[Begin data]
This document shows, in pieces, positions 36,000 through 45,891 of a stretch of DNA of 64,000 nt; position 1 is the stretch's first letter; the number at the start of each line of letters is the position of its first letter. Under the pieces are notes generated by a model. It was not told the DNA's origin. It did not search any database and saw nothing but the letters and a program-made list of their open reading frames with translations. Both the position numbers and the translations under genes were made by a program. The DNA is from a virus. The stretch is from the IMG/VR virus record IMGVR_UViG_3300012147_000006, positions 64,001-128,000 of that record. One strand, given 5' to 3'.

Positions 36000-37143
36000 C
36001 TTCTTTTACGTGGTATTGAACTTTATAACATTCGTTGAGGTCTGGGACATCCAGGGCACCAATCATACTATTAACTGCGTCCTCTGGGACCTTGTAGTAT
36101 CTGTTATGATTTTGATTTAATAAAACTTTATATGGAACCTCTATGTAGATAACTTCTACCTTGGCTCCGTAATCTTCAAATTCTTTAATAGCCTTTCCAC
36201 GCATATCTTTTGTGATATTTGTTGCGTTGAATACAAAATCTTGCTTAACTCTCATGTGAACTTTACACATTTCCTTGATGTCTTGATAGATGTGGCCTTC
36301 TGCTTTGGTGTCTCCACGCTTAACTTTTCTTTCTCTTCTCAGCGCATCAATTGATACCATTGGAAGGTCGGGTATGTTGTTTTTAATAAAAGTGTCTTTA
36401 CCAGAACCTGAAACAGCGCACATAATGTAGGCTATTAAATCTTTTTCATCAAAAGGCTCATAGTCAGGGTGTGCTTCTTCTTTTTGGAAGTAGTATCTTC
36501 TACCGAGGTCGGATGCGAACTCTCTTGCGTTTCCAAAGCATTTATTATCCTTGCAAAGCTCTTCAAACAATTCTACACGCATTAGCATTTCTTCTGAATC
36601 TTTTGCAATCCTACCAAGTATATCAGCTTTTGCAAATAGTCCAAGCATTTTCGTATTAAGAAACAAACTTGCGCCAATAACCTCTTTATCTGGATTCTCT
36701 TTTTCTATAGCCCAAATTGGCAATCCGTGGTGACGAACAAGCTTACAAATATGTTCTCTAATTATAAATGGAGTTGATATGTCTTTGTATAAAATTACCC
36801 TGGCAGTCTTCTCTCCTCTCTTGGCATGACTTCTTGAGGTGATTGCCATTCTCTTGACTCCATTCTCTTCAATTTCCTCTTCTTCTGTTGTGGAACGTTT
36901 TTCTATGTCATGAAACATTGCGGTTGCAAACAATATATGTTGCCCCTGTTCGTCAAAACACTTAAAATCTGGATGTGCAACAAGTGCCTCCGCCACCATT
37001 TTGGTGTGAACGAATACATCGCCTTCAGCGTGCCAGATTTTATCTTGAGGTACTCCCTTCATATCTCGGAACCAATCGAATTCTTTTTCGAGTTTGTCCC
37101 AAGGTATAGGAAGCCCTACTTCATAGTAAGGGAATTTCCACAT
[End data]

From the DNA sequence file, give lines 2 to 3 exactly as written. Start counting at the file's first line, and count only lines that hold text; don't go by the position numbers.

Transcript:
Positions 36000-37143
36000 C